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DATA ANALYSIS
MS OFFICE EXCEL 2010
–PART II
WEEK 9
DATA ANALYSIS - MS EXCEL
Objectives
At the end of this chapter you will learn data
analysis and Excel basics on how to:
•R...
DATA ANALYSIS - MS EXCEL
Table of Contents
PRESENTING YOUR DATA
1. Effective Data Presentation
2. Tables
i. Simplicity of ...
• After analyzing data, we present results to the
intended audience
• Before you decide on how to present the data
o step ...
• Consider few key points before the presentation
• Ask yourself the followings:
o Who is the audience?
o What is the inte...
• People appreciate clear, brief use of numeric
information
• Poor presentation leads to poor decision-making
• Well-desig...
• The kind of visual tools to be used is related with the
information that we want to present.
• Use Tables when the data ...
• Mistakes in presentation may distort the results and mislead
the audience;
o Using unsuitable tools
o Presenting data in...
PRESENTATION
Effective Data Presentation
Incorrect!!
Inappropriate scaling
Correct 
TABLES
• Tables list numbers in a systematic fashion.
• They supplement, simplify, explain and
condense written material
•...
TABLES
• A simple and uncluttered/organized table will
communicate the numbers more successfully
than a decorated one.
• G...
TABLES
• Look at the data in two tables. Which one is
easy to scan?
Simplicity of Layout
Vertical Gridlines Horizontal Gri...
TABLES
• Incomplete and inaccurate wording can make a table
incomprehensible
• Wording consists of titles, column and row ...
TABLES
• The labels on columns and headings need to
be coherent for your readers
o Avoid abbreviations unless they are wel...
TABLES
• Your table and explanatory text should
complement one another.
• Tables need to be related to their
explanation, ...
TABLES
• In Excel, table refers to a block of data
organized such that
oEach row refers to an item (a person in an
address...
TABLES
• Typically, the worksheet range defined as a table should
have the following characteristics:
o The top row should...
TABLES
• You can use the following features of the Excel
to manage data in a table;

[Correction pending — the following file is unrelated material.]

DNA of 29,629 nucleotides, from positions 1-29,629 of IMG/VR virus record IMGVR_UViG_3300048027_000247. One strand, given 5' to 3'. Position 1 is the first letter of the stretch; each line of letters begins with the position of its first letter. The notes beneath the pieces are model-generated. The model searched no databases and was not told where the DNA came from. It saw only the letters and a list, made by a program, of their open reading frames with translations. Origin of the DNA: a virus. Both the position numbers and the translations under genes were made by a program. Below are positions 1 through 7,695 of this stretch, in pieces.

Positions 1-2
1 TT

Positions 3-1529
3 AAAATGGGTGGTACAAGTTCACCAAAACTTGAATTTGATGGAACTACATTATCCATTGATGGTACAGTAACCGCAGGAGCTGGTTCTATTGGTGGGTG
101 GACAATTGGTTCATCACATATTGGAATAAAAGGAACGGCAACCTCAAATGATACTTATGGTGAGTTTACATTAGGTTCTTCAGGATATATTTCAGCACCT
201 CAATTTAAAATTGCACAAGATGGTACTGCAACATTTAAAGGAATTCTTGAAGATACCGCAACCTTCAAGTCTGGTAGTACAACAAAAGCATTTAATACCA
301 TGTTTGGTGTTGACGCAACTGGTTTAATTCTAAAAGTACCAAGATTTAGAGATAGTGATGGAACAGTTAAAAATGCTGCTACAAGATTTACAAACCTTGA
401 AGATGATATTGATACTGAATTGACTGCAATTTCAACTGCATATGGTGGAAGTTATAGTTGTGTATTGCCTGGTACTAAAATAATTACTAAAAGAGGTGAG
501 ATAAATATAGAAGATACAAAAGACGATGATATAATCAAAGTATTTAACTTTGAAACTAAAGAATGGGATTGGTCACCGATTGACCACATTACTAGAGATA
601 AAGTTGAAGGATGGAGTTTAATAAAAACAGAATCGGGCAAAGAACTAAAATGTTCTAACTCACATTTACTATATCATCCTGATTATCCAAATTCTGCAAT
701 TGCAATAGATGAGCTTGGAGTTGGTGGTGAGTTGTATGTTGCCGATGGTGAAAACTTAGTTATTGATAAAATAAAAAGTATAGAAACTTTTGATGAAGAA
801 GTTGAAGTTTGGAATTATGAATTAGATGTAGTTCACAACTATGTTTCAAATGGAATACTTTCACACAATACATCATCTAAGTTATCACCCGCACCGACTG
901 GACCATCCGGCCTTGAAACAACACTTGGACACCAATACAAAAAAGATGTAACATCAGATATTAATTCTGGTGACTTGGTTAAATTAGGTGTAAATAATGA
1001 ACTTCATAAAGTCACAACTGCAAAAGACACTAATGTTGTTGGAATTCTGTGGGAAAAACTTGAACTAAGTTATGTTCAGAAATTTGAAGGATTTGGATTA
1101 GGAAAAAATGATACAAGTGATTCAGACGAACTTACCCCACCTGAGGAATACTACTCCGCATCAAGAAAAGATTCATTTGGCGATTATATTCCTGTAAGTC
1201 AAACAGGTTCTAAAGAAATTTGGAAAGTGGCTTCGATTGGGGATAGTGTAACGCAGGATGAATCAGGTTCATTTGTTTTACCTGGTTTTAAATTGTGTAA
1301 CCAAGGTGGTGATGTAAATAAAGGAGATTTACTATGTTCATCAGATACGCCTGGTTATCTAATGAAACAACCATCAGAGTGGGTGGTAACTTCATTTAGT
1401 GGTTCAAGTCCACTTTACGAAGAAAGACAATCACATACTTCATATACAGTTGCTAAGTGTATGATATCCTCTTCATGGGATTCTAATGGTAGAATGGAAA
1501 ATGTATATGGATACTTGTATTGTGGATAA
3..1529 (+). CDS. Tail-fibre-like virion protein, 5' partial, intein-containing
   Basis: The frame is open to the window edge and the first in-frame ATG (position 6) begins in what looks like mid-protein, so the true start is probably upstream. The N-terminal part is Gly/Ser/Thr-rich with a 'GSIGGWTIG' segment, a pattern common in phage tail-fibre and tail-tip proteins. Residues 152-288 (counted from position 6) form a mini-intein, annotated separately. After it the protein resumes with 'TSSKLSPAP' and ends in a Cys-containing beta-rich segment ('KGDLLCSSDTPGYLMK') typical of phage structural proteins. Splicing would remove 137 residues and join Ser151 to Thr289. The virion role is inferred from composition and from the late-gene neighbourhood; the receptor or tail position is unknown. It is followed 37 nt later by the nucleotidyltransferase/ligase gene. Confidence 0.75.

o Formatting table data
o Inserting an...
TABLES IN EXCEL
• After you have some data in a worksheet range, you
can designate that range as a table by :
Create a Tab...
TABLES IN EXCEL
• Another way of
creating table, from
Home tab;
o Select the headers and
data
o On the Home tab, in
the St...
NOTE: After you create a table, the Table Tools become
available, and a Design tab is displayed. You can use the tools
on ...
TABLES IN EXCEL
• Select a cell in the row
immediately below the last row
of the table or a cell in the
column on the righ...
TABLES IN EXCEL
• You can add rows and columns to a table, or
remove them from the table, by dragging the
resize handle at...
TABLES IN EXCEL
• Select one or more table rows
that you want to insert blank
table rows above or below
• Or, select one o...
GRAPHS
• Graphs are often excellent ways to display your results
• They surpass tables in demonstrating patterns and
relat...
GRAPHS
• In order to use graphs effectively, you should pay
attention to four important points:
o Know the nature of your ...
GRAPHS
• Graphs are best when displaying a specific message rather than
a vague one—Clear your mind and focus on the messa...
GRAPHS
• Any message you want to emphasize will
lead to one of five kinds of comparison:
o Component
o Item
o Time series
...
GRAPHS
1. Component comparison shows the size of each part as a
percentage of the total. Keywords in your message can be:
...
GRAPHS
4. Frequency distribution comparison shows how many
items fall into a series of progressive numerical range.
Terms ...
GRAPHS
• Choosing the right graph is important because some types of
graphs are appropriate for specific data
• According ...
GRAPHS
• A component comparison can best be demonstrated using a pie
chart
• Because a circle gives an impression of being...
GRAPHS
• Comparisons among individual items can be plotted in a bar
chart.
Bar Charts
• Consider using a bar chart
when:
o...
GRAPHS
• In column charts, categories are typically organized along the
horizontal axis and values along the vertical axis...
GRAPHS
• Line charts can display continuous data over time
• Ideal for showing trends in data at equal intervals
o The cha...
GRAPHS
• Scatter charts show the
relationships among the